Red Dead Redemption

This belongs on the list for so many reasons that have already been discussed elsewhere and, of all the games to have come out in the past year, is easily the one that stands out the most. However, despite its amazing quality it didn’t make as much of an impact on me as I was perhaps expecting and as such, it doesn’t compare to some of the other games you’ll find in my choices. My overall impression of the game could be hindered by the way in which I always feel like I am fighting to enjoy it -- mostly due to outside elements such as a massive spoiler which turned me off the game for a while and my inexperience with the Western genre -- but, whatever the cause, it’s worth mentioning here.

Having said that, I have thoroughly enjoyed Rockstar’s latest and still find surprising new things each time I play, so it’s definitely deserving of a nod here as well as the adoration and respect it’s receiving elsewhere. Red Dead Redemption, I think it would be fair to say, blew everyone away in terms of how effectively it translated a common genre from another medium into our very own, its production values and ability to capture the Western feel being unparalleled in the industry. If anyone was going to achieve such a feat though it was going to be Rockstar, so while its extreme quality was a surprise, the achievement is not. What is a surprise is just how real it all feels while playing. Like Mass Effect 2 the best thing about RDR for me is its ability to not just show us a Western game, but to put us in one and allow us to experience what that is actually like. We’re not observing as John Marston hunts, rides into the sunset or pursues Bill Williamson, we are doing those things and, no doubt, having an absolute blast along the way. We’re not being shown the likes of Armadillo, Blackwater or Mexico, we are visiting those places ourselves, existing within those spaces just as much as -- if not more so -- than the people who actually live there. It’s a distinction that, once again, not only separates RDR from everything else but elevates it to a level that few games can match and is my main reason, I believe, for loving the game as much as I do. I appreciate the things attempted with the narrative (well, what I’ve experienced of it so far anyway) and the advances and refinement demonstrated by the mechanics, but it is Red Dead Redemption’s space and my ability to exist inside it that makes the game one of the best to have come out of last year.

Gran Turismo 5

I find it slightly amusing that now Polyphony Digital’s latest is finally out, everyone has forgotten just how long it took to come. For so long -- years even -- people whined that Gran Turismo 5 was taking too long and jokingly stated that it would be the racing genre’s very own Duke Nukem Forever (and, on that note, look how that turned out…) but now that it is here no one cares and the game has, mostly, been put behind in favour of others. This could be down to the general disappointment that Gran Turismo 5 became, being nothing more than a refined, high definition version of what has come before, or it could be as a result of the always looking forward mentality that gamers and the industry so easily portray, but whatever the reason it’s as amusing as it is ironic and interesting to observe. Personally and not surprisingly given who I am, Gran Turismo 5 hasn’t been forgotten and in fact is a game constantly on my mind despite having not played it in a while. Its release brings about so many intriguing things to consider, not least of which is its dedication to the passion for and celebration of the automotive industry.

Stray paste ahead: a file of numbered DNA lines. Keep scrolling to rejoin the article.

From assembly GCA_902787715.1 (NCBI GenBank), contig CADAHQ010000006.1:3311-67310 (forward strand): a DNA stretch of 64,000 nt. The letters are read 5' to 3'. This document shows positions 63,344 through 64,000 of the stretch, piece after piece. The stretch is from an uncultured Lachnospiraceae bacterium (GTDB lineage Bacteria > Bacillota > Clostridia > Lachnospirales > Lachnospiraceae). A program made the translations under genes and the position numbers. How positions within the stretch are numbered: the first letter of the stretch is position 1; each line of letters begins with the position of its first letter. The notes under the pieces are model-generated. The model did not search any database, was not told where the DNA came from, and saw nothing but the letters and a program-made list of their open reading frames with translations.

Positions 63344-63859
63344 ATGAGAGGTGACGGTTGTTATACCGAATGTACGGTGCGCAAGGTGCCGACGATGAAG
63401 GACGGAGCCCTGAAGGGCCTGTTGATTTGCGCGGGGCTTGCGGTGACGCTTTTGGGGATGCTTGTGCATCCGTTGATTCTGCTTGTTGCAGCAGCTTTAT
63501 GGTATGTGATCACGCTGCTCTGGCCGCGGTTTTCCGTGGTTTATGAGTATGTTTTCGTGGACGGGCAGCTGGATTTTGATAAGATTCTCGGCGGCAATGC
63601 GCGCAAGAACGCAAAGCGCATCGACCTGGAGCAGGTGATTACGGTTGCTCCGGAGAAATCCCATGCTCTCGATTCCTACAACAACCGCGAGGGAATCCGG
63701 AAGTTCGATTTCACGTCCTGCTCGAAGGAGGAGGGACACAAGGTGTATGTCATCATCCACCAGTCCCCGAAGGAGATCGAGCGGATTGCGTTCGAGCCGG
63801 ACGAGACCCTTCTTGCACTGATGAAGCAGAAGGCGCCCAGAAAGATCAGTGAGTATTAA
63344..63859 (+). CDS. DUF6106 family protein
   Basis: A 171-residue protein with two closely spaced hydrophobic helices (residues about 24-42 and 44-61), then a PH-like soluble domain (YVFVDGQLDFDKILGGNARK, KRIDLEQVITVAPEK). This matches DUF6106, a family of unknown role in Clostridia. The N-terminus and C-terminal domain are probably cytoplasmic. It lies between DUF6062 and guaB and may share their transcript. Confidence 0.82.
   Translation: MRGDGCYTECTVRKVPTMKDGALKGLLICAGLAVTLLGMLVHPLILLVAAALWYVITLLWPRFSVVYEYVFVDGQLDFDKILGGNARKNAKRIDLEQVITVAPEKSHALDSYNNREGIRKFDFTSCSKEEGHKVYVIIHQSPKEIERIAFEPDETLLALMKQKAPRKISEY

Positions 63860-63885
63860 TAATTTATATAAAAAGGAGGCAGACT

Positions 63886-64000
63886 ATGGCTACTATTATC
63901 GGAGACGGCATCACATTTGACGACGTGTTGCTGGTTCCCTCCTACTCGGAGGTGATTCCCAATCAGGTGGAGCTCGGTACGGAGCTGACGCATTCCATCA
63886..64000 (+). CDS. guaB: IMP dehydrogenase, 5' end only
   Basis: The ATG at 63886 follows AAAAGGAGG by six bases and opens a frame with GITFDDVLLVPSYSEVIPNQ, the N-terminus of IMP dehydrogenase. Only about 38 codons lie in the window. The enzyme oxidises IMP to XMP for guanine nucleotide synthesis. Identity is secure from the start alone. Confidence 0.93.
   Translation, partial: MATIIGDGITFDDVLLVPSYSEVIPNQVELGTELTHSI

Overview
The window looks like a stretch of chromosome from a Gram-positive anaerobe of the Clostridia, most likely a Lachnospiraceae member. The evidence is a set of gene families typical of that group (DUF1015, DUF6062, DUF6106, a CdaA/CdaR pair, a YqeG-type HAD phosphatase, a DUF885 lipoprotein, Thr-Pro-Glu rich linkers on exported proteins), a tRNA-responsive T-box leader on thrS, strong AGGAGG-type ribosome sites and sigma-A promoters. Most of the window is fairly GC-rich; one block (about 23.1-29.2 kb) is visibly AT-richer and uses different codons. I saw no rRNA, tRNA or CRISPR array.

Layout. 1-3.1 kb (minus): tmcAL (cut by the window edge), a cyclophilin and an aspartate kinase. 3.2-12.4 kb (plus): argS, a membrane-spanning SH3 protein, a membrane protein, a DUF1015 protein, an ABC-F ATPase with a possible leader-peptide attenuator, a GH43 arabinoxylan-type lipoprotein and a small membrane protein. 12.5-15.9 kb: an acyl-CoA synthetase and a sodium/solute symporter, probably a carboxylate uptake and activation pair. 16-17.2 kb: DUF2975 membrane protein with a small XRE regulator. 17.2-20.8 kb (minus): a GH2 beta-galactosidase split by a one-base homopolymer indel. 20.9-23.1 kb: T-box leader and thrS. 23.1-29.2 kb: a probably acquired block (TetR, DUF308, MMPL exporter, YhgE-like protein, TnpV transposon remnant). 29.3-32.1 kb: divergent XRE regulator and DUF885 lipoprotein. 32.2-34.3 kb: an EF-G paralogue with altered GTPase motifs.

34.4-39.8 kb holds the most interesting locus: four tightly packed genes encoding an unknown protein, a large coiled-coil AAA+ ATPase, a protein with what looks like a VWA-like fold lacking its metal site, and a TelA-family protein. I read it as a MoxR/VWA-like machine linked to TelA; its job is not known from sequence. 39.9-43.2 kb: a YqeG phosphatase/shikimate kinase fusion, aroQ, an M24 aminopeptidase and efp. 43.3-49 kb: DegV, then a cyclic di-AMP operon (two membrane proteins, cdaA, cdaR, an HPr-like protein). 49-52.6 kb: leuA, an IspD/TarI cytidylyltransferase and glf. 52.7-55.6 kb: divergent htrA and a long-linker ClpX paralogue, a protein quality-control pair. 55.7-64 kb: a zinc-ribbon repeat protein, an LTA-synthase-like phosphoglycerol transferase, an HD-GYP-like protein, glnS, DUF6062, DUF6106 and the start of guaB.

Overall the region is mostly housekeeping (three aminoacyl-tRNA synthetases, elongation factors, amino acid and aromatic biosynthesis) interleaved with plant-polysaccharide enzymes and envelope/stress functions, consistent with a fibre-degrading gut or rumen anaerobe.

More than anything else, Gran Turismo has always been about the cars: the speed, the technology, the thrill, and the engineering. This is evident in Gran Turismo 5, too, right from the opening clip. You can have your racing and celebrity drivers; in Gran Turismo, the cars take center stage and nothing else. Whether it’s a small, slow and agile car like the Mazda MX-5 or a supercar like the Pagani Zonda, each car has the chance to shine in Gran Turismo and each car is worth a drive. The original game brought with it the moniker of ‘The Real Driving Simulator’, a phrase that implied that no other game gave you a realistic simulation of what it was like to drive these cars, fast, around the various circuits. With Gran Turismo 5, that definition changes and instead represents what it means to simply drive: nothing more, nothing less. Sure, the driving is still done on the track and the game is still structured the same as it ever was, but after GT’s competition stepped up and, in some instances, overtook the successes of Polyphony’s famous franchise, the ethos changed and, upon doing so, changed the series -- a move that was necessary, and one that separates the game from anything else. It may go unnoticed when the game’s graphics, quantity of cars and tracks, and new additions such as NASCAR, WRC and weather effects take up all the attention, but the difference is there, subtly, and defines Gran Turismo 5 as a shift in the franchise. Whether this change proves to be successful remains to be seen, but it is this passion and celebration of cars that puts Gran Turismo 5 on my list, and makes me excited to not only revel in such adulation in the months to come, but excited for what the next installment will bring too.